What you'd like to see less of in Denver/Boulder from a culinary standpoint: I sense a collective paranoia (or maybe it's a collective insecurity) about the food in this city. Denver's food certainly has been under the radar on a national level in years past, and I think that lack of recognition manifests itself in a weird collective lack of esteem. I will testify under oath that there are truly some badass cooks here -- and incredible restaurants, all equal to any other city's. We've got it pretty good here. Enjoy that relative anonymity before the secret gets out and reservations everywhere become impossible to attain.
Weirdest customer request: The guest who asked us to cook his pasta in Evian water.
Weirdest thing you've ever eaten: Pig uterus, or maybe sea cucumber belly...or maybe horse-tongue sashimi. We Americans think we've got this nose-to-tail thing dialed in, but relative to other cultures, we're pussies.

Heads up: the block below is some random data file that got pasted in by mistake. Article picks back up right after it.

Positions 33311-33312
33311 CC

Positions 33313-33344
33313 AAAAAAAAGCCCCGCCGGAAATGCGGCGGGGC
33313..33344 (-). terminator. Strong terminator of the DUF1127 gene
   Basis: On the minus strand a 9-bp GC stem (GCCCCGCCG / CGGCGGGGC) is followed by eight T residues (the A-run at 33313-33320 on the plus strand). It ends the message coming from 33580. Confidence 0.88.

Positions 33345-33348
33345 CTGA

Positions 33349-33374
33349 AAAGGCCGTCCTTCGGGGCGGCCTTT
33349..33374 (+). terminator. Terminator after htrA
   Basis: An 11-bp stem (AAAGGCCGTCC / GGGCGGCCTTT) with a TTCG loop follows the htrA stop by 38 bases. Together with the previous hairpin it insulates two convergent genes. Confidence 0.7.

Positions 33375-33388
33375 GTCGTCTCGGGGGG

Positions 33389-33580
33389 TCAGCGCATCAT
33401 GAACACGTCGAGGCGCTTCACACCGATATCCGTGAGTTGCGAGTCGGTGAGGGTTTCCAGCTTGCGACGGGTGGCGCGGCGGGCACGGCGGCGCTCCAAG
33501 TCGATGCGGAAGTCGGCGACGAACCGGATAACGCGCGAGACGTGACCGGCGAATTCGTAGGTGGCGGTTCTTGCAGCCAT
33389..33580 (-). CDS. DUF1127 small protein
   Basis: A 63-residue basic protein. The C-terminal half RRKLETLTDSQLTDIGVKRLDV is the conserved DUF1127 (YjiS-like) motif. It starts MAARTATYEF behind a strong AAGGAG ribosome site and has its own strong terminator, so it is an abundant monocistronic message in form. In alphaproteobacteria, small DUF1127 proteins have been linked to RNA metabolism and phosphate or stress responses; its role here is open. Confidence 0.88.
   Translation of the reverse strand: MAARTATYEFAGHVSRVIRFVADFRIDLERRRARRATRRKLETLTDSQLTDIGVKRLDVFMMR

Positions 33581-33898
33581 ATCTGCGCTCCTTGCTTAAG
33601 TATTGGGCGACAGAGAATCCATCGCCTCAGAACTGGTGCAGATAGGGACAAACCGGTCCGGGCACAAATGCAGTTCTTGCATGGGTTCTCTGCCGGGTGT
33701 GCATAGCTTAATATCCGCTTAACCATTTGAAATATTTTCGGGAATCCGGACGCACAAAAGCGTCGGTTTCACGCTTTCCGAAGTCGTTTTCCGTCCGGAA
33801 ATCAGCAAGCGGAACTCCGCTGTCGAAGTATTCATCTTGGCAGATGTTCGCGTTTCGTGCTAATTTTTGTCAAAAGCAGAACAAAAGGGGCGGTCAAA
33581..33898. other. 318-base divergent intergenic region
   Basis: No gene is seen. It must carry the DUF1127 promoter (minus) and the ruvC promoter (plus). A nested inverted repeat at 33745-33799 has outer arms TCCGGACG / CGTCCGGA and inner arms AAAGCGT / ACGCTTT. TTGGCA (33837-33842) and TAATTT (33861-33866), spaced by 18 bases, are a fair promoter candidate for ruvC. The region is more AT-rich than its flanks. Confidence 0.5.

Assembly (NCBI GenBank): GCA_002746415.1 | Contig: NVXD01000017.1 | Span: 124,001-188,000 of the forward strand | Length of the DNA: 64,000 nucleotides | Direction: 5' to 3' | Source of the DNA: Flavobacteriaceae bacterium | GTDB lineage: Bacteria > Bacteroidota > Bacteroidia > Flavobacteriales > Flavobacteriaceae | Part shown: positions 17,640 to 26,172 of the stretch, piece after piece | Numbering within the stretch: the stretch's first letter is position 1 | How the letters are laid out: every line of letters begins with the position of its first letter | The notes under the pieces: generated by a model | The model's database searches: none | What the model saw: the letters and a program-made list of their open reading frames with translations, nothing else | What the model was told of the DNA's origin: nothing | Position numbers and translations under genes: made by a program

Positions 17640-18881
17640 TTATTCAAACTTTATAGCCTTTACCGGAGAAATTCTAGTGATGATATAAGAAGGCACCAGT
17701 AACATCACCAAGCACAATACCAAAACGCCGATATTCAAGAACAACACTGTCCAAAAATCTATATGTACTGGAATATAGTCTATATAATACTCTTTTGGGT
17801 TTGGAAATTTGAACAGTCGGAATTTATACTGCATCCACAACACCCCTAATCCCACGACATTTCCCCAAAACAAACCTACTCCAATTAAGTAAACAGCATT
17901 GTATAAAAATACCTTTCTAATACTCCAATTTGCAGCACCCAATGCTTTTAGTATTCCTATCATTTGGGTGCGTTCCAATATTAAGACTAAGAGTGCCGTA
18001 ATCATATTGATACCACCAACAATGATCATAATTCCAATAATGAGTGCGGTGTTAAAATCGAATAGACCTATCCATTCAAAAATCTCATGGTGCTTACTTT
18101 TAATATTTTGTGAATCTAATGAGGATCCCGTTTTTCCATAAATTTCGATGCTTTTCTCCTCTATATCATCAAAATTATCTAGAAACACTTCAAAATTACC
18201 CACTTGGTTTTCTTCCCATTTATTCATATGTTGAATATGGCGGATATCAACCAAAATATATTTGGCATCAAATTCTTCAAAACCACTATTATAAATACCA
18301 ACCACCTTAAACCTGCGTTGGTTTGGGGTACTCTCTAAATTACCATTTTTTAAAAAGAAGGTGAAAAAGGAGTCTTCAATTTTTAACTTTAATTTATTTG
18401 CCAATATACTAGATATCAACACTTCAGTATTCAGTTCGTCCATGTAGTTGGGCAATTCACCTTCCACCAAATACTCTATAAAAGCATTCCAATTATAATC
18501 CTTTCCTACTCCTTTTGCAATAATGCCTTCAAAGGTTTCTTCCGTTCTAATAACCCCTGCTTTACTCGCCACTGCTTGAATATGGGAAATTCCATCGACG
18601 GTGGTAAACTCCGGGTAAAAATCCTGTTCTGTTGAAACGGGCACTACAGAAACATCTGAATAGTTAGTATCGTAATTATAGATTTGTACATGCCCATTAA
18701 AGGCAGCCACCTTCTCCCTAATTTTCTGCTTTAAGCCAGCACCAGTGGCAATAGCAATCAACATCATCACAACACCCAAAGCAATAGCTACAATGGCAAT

What's your dream restaurant? I've already had a few...those places where you look forward to spending all your time and see things come together in ways you might never have imagined possible.
What do you have in the pipeline? If you're not in a state of growth, you're in a state of attrition. I'm not quite ready to ponder the implications of my impending rot, but achieving some sense of balance would be nice. I think that we need to hold ourselves to a high accountability, don't believe the press, and realize that we're only as good as our last dish. We just need to keep pushing to get better every day and stay as humble as we can.